People travel solo for various reasons. Others would do it for self-discovery while some just want to get out of their comfort zone. August is reasonably the best time to take a solo trip, mostly because of the pleasant weather during this month. But where should you travel? We have curated a list of the best places to visit on your own in August.
1. Havana, Cuba
Havana attracts solo travellers not only because of its intriguing history, fascinating culture, and beautiful sights but also because of its ridiculously friendly locals. In this city, you will never feel like a stranger.
You can dance the night away to the rhythms of salsa, eat all the sumptuous street food you want, luxuriate all day on the beach, explore galleries and museums, or sample homemade drinks with the locals. If you want to experience authentic Cuban hospitality, stay in a casa particular, the country’s version of a family-owned bed and breakfast.
2. Lake Garda, Italy
Lake Garda is so intensely stunning that even a short visit can invigorate, inspire, and heal. The place seems drawn out of a fairytale, with its deep blue waters, lush vegetation, and imposing fortresses. Steep alpine foothills and cliffs border the lake in the north, while long stretches of beaches and low hills fringe its southern shores.
In Lake Garda, you can explore walled castles, Roman ruins, picturesque marinas, lakeside promenades, and charming cafes. Then stay in a Lake Garda lakeside villa to enjoy the place’s sublimely beautiful view.
3. Roatan, Honduras
Roatán, a touch of sand and forest about 41 miles off the northern coast of Honduras, is the ultimate tropical island paradise. The island teems with wildlife and offers activities that would delight every nature lover, from hiking with iguanas to paddling with turtles to snorkeling down starfish alley and spotting sloths and monkeys.
Shop at the Rusty Fish for quirky handmade crafts made from recycled materials. Taste locally made rum infusions at the Roatán Rum Company and learn about the island’s culture at the Flamingo Cultural Center. Take a tour of the captivating mangrove tunnels, famous for being hideouts from which pirates attacked passing ships.
4. Pembrokeshire, Wales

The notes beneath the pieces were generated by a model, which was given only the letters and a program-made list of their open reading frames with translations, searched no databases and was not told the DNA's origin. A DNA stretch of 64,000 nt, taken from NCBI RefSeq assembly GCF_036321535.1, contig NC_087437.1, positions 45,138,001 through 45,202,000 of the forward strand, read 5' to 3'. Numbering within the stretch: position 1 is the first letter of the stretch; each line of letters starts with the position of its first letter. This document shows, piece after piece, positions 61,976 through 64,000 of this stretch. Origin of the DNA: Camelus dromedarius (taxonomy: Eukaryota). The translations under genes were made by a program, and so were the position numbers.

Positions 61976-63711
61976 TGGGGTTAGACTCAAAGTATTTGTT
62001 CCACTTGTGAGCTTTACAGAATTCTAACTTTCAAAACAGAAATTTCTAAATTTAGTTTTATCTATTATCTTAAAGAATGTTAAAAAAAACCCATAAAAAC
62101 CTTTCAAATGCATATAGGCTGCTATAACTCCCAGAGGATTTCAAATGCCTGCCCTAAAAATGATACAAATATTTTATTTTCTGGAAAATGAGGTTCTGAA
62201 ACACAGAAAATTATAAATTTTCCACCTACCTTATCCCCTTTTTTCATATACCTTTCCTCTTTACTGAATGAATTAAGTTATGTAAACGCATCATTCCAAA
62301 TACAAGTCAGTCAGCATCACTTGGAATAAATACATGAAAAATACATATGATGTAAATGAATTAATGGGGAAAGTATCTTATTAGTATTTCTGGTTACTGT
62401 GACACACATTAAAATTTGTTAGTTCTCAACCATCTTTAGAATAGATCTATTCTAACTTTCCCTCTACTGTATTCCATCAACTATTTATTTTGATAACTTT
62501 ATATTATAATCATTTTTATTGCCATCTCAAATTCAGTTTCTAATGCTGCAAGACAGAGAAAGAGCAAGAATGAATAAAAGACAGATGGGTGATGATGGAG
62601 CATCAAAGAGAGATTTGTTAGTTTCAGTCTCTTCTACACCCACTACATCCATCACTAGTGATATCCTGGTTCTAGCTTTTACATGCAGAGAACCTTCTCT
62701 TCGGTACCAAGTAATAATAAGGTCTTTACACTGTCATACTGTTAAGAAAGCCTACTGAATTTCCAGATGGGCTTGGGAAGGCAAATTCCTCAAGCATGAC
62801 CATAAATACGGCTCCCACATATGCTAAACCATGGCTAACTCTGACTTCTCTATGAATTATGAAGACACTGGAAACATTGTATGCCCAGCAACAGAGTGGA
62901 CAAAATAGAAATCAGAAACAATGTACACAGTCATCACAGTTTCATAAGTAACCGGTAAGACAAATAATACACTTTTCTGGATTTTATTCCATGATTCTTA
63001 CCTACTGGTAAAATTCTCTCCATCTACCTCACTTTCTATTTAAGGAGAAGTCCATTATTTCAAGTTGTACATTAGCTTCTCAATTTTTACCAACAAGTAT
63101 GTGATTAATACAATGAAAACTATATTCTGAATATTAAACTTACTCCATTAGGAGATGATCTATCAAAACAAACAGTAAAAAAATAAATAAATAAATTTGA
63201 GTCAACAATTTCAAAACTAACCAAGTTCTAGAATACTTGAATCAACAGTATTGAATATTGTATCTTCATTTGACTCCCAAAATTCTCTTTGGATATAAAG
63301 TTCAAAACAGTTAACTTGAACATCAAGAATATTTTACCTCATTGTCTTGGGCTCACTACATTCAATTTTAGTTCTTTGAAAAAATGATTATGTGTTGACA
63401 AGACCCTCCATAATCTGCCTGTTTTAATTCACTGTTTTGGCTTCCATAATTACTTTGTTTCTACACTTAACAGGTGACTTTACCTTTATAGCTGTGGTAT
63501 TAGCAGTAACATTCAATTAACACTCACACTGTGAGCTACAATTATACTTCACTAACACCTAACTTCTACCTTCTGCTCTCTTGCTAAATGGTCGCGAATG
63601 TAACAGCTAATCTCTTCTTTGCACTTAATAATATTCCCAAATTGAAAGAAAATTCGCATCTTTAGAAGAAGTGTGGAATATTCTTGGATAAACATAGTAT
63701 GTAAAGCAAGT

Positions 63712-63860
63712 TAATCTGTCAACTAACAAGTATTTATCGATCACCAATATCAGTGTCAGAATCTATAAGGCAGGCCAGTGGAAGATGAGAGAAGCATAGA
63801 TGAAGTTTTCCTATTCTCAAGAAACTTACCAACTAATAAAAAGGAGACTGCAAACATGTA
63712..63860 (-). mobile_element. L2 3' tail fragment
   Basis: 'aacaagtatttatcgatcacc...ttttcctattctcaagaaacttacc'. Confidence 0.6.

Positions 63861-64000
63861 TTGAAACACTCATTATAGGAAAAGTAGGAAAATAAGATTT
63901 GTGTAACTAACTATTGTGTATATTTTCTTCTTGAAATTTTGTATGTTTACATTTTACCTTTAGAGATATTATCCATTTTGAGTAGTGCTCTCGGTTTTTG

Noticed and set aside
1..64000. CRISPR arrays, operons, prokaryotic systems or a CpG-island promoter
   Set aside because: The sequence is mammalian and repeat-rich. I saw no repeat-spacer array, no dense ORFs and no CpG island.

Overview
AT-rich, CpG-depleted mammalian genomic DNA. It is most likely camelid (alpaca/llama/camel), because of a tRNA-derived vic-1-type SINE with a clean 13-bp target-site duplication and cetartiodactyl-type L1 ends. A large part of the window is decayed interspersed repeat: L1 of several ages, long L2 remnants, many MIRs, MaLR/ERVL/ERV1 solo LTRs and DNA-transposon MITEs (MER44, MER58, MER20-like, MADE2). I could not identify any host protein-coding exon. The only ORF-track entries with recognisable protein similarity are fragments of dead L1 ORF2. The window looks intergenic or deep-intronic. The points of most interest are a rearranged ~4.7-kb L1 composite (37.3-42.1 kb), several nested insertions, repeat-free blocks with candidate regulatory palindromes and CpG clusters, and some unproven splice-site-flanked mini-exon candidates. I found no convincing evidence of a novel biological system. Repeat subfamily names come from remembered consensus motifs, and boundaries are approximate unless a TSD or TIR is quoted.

Pembrokeshire is a delightful explosion of colours, turquoise seas, verdant forests, and greyish-brown crags, all set in a backdrop of an endless blue sky. Discover the abundant wildlife and rare flora and fauna in Pembrokeshire Coast National Park.
Experience one of a kind adventure by riding the Megafobia roller coaster at the Oakwood Theme Park. Then stroll at the Victorian seaside town of Tenby and indulge in a Sunday lunch at the Tafarn Sinc in the Preseli Hills. To better appreciate nature without giving up the luxury home, try glamping at any of Pembrokeshire’s various sites, which offer a range of options from bell tents to gipsy caravans to safari shelters and floating houses.
5. Ryokan, Japan
Staying at a ryokan in Japan allows you to experience authentic Japanese lifestyle and hospitality. These inns incorporate traditional elements such as minimalistic tatami-mat rooms, futon beddings, Japanese-style robes and slippers, and multi-course cuisine that features local and seasonal specialities.
Ryokans are an excellent alternative to hotels, perfect for travellers who want to immerse themselves in the country’s culture. The inns differ considerably in cost, size, and style – some are small family-run lodges, while others are large, luxurious retreats. You will find Ryokans throughout Japan, but they are most common in hot spring resorts. Here, you can soak in the rejuvenating waters of an onsen and enjoy the serenity of beautiful nature gardens amidst a backdrop of clear streams and mountains.